Kiefer Sutherland began his acting career in films like “The Lost Boys” and “Flatliners.” Now, it seems he’s a much better fit for small screen projects.
The star of Fox’s “24″ tried to restart his film career anew (2006’s “The Sentinel” didn’t do the trick) with “Mirrors,” out Jan. 13 on DVD.
Critics pounced on the film during its theatrical run, but like Sutherland himself it’s a far better fit for the reduced expectations of home viewing.
Sutherland stars as Ben Carson, a former cop trying to process how he accidentally shot and killed a fellow officer. He takes a gig as a security guard for a burned-out old building, a job that gives him way too much time to get lost in his own thoughts while his police reinstatement process trudges forward.
The building also provides some terrific set design potential as well as a peek into the film’s scare tactics. The mirrors in the building are playing tricks on Ben, showing him things that can’t possibly be real. But is the frazzled ex-cop going mad, or are the mirrors truly threatening both him and his family?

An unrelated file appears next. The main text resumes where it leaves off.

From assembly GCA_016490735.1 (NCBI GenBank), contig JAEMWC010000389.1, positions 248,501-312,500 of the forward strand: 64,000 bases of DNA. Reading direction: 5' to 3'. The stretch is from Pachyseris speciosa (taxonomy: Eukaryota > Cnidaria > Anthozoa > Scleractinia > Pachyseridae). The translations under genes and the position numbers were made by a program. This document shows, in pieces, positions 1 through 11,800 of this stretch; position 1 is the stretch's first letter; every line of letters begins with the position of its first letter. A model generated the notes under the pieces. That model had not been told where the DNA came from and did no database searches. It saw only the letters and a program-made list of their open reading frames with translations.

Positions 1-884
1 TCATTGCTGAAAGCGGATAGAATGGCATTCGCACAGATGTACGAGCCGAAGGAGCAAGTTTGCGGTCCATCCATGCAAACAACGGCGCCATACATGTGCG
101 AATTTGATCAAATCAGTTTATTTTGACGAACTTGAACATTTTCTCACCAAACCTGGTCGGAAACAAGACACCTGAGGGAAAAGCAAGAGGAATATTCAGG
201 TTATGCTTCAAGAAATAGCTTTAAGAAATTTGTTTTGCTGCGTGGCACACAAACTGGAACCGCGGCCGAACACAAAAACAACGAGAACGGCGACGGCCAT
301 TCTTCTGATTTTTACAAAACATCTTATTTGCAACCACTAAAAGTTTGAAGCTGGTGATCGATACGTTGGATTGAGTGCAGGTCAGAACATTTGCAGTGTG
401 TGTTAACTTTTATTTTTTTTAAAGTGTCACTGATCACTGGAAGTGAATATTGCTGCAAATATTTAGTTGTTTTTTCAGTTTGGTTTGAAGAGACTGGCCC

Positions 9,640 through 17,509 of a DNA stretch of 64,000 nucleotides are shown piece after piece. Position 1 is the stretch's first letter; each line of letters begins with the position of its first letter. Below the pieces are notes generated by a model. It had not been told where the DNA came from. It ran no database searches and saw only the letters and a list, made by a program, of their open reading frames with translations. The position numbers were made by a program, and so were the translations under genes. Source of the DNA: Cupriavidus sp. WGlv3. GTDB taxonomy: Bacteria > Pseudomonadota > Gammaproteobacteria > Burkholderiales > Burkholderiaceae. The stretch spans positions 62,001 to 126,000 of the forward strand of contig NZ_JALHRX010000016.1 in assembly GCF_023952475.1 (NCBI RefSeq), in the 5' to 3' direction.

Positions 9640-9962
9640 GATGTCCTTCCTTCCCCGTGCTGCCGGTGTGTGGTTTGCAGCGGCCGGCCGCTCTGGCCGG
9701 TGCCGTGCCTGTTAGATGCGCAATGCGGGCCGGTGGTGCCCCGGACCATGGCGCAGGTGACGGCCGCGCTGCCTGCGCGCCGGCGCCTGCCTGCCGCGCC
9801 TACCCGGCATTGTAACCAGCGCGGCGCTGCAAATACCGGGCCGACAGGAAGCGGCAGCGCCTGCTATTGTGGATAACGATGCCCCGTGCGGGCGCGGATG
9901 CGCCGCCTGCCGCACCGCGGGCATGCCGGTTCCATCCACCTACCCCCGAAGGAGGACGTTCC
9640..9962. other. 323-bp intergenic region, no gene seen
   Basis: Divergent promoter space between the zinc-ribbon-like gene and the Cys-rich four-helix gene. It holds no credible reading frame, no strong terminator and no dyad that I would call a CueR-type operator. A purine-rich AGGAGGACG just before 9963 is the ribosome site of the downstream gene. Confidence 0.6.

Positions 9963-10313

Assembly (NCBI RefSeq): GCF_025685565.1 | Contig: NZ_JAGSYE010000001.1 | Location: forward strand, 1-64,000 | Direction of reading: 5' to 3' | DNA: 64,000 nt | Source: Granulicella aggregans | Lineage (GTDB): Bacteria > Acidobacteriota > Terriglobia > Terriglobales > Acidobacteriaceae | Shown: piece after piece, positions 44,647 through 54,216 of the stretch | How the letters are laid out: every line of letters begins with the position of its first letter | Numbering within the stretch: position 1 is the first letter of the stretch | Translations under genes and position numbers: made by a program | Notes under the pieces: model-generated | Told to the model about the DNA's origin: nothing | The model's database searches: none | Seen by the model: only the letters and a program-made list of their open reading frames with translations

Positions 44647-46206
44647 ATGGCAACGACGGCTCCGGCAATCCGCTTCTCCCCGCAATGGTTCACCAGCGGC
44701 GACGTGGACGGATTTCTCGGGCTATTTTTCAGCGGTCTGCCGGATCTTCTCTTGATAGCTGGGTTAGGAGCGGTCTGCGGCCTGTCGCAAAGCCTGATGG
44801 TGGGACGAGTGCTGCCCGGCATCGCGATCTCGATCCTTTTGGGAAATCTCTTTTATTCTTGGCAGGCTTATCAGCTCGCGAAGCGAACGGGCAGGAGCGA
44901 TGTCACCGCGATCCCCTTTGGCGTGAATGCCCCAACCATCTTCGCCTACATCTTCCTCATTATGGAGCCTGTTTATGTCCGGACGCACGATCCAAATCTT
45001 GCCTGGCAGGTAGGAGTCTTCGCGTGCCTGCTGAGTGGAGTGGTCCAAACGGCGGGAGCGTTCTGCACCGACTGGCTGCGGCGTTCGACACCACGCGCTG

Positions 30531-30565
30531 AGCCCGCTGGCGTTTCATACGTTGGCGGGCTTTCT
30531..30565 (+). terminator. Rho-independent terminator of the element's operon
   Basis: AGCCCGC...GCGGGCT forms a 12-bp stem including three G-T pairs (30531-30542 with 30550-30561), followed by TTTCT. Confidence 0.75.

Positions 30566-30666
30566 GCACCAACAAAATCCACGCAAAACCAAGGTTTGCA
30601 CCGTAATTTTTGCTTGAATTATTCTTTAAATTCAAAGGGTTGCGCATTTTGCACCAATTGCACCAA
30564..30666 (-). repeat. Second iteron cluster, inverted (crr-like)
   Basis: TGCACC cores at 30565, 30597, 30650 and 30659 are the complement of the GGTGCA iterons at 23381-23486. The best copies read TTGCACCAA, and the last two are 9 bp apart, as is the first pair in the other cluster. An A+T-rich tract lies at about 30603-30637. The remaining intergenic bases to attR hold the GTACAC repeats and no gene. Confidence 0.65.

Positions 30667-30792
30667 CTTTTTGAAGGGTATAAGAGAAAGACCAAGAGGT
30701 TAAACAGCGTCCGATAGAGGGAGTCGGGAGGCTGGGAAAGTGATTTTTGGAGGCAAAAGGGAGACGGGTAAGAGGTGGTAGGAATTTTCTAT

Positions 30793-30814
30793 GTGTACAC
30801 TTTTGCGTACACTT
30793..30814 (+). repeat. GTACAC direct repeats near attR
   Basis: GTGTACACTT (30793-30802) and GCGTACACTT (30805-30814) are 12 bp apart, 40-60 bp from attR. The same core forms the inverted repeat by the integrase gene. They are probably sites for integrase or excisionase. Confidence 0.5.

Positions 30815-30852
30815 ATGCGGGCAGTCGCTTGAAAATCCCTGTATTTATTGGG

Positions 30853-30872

Director Alexandre Aja (“High Tension,” “The Hills Have Eyes”) maximizes the chills in an otherwise silly premise – the latest inspiration from the world of Asian horror flicks. Watch out, Ben! It’s another mirror — and it’s got a beveled edge!
And while some supernatural flicks try our patience with their logic-busting storylines, “Mirrors” makes a valiant effort to piece together just why the mirrors are playing tricks on Ben. It doesn’t always work, but let’s give “Mirrors” an atta boy just for trying.
Sutherland is just fine here, flashing that Jack Bauer temper at times while keeping us engaged in his character’s predicament. it’s hardly a star turn but rather a solid performance from a veteran who we know not to expect too much from. In horror circles, that’s more than adequate for the chore at hand.
“Mirrors” serves up one killer murder scene and an ending that provides a nice kick for the genre. In between, it’s standard horror fare – pedestrian subplots and a menacing score.
It’s easy to imagine “Mirrors” disappointing when shown in a hushed theater, but in the privacy of one’s home the horror flick punches the clock with admirable efficiency.